I am not sure where I got the idea that I was lousy at being a kid, but it is something that I have known for a long time. I realize that is a pretty negative thing to say, but hunches about one’s personality are rarely rooted in kindness or even reality. Perhaps it was when, at about ten, a friend told me that I was in too much of a rush to grow up. I remember feeling the need to abandon dolls for my first lip gloss and silly teen magazines and being shocked at her resistance to such “progress.”

By college, when friends were writing these insightful seeming essays about playground experiences that had changed the course of their lives, I realized how distanced I felt from the early years of my life. Really, who wanted to hear about what I did in the waiting room before I got through the door of full-fledged personhood? As soon as I could I spent a great deal of the time reading novels full of what might be called “mature themes” in a desperate bid to figure out the mysteries of adulthood and, in turn, life in general.

Now, I may lapse into great bouts of silliness and I am known to lose my mastery of complete sentences in the presence of truly adorable puppies, but I don’t tend to have the stomach for cartoons and I think I have the sense to avoid trying to write for the trendy new audience hungry for adolescent fiction. These days I have a bit more respect for the child I once was; in college I was too focused on the future to sift through elementary school experiences for gems of the past. But still, my own ancient history never seems to have the resonance of more recent events.

The lingering connection to my child self became powerfully apparent this weekend, however. A friend’s exuberant canine friend was doing a tour of the house. I hoped it would calm her down if she explored the place a little so the humans could drink some wine unaccompanied by whining (I was confident that the cats were clever enough to hide well out of sniffing range). We chatted for a while, but then my friend showed she knows her dog well enough to get a little concerned when she is quiet for any length of time…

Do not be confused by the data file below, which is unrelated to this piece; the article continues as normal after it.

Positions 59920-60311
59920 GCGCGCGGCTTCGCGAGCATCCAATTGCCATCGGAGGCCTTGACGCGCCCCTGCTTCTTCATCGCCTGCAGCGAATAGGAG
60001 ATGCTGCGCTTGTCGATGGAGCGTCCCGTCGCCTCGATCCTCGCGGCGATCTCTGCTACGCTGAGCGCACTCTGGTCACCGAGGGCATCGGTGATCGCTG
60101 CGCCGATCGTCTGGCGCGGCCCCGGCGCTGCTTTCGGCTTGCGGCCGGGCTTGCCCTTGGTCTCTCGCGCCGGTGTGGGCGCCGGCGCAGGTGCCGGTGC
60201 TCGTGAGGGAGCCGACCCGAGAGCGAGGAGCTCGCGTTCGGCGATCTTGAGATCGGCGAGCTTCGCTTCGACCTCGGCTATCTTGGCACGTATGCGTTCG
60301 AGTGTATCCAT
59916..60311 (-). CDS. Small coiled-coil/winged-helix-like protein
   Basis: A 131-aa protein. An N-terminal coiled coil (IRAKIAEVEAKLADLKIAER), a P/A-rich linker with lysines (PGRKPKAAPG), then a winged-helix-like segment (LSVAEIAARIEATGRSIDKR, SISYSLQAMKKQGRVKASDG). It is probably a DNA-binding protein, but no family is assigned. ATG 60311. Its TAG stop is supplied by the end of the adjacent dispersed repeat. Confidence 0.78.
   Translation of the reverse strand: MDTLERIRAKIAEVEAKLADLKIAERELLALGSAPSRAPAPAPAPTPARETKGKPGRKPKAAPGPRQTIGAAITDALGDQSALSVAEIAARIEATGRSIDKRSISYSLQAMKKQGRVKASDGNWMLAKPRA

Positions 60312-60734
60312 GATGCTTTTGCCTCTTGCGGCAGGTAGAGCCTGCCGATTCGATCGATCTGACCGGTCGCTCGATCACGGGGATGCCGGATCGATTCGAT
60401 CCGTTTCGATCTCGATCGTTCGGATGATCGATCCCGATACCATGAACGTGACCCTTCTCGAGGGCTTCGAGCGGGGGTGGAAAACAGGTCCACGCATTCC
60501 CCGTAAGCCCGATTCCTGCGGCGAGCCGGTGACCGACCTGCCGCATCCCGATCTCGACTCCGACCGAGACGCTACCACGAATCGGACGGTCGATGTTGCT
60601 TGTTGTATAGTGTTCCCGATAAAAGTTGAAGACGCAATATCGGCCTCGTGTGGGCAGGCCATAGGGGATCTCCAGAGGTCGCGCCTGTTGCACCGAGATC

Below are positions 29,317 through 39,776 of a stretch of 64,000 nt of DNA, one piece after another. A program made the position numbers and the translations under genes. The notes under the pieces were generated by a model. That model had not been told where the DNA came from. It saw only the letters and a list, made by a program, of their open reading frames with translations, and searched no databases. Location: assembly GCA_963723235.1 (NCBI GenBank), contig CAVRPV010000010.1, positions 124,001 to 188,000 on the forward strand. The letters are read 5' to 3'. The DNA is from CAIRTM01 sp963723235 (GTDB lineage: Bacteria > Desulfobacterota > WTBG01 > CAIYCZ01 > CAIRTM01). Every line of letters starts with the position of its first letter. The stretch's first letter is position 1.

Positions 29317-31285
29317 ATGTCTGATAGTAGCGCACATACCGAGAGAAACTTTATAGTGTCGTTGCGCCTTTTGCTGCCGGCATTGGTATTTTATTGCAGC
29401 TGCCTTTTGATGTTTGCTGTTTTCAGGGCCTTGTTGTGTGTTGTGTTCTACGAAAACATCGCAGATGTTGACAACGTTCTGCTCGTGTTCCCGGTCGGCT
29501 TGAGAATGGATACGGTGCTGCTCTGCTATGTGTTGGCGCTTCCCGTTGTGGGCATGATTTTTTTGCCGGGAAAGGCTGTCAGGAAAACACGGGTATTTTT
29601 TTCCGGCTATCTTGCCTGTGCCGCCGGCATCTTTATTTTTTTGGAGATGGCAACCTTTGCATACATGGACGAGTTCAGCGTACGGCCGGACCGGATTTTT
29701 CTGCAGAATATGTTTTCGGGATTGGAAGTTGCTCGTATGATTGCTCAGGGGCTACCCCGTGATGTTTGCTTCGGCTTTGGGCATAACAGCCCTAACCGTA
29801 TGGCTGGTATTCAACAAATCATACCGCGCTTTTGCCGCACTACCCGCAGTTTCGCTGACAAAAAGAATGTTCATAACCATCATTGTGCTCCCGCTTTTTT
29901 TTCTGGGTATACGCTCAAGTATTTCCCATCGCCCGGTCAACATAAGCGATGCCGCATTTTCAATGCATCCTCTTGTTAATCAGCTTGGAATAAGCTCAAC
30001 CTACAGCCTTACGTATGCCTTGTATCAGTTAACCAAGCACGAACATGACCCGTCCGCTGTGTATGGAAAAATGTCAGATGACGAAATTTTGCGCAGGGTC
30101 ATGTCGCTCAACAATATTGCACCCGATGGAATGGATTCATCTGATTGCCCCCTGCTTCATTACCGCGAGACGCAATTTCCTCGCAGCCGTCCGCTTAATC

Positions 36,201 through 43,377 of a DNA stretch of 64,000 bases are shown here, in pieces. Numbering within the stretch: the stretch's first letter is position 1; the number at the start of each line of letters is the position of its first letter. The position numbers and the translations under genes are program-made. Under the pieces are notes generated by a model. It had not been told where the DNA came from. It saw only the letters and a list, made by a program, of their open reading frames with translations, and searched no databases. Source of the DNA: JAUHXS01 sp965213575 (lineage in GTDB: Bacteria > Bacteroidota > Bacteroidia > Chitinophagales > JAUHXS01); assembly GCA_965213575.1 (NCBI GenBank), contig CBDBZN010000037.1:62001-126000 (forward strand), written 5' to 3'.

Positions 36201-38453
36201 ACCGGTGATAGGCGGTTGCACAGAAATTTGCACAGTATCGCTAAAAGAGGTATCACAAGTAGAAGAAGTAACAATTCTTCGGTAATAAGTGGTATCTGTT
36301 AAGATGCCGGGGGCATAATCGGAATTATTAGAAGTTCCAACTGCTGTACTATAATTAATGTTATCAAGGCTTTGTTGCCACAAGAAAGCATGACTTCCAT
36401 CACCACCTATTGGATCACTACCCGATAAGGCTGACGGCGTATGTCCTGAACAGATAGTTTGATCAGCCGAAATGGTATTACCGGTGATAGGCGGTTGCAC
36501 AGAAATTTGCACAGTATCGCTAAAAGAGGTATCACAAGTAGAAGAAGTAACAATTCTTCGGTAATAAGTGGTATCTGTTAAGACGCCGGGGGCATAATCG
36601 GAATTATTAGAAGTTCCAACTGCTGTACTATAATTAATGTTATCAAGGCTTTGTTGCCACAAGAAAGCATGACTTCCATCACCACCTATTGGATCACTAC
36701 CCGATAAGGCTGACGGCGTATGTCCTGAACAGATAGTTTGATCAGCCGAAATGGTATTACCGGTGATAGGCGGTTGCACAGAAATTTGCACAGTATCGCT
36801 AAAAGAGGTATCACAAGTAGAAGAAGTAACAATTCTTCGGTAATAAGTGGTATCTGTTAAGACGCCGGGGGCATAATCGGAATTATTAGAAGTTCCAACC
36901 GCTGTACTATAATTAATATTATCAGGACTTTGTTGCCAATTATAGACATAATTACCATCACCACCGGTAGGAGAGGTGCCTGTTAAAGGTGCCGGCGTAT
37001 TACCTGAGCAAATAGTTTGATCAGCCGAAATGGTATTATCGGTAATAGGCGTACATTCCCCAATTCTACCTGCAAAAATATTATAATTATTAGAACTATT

She reached the happy hound in time to save my teddy bear’s face, but not his nose.bear.jpg

Maybe it was the lateness of the hour, or maybe it was that extra glass of wine, but before I knew it, my tears were falling on a fuzzy face already damp with doggy drool. I never would have thought myself capable of such a visceral reaction over a twenty year old bit of plushness, but it was as if the direct line to my girlhood had been tampered with. Of course, I am a woman who brought a teddy bear to her marriage bed, so I cannot claim such sophistication that this eruption of sentimentality was a complete surprise. At the same time, what I thought was a familiar thing to hold while I fell asleep was actually a palpable link to the version of me that existed before all of the books and theories marked my sense of who I am.

This incident brought to mind a half remembered adage about coming to God like a child. I guess I was thinking of that verse that seems to be from Matthew: “Unless you become like little children you will never enter the kingdom.” I have seen this idea surface in so many modern commentaries, mainly to advocate the idea of stripping away the ego and recovering that sense of wonder and trust so that you can be aware of the mysteries of the Divine.

Because I bought into the cult of maturity at such a young age, I think I was really convinced that the way to succeed in life was through amassing more knowledge and shrugging off the mantle of innocence. A missing plastic nose made me realize that I may not be so cerebral and worldly after all. Reflecting on this experience, I realize maybe I might not want to be. My child-self may not be the indistinct shadow I once thought necessary. I think I may finally be getting old enough to embrace her again.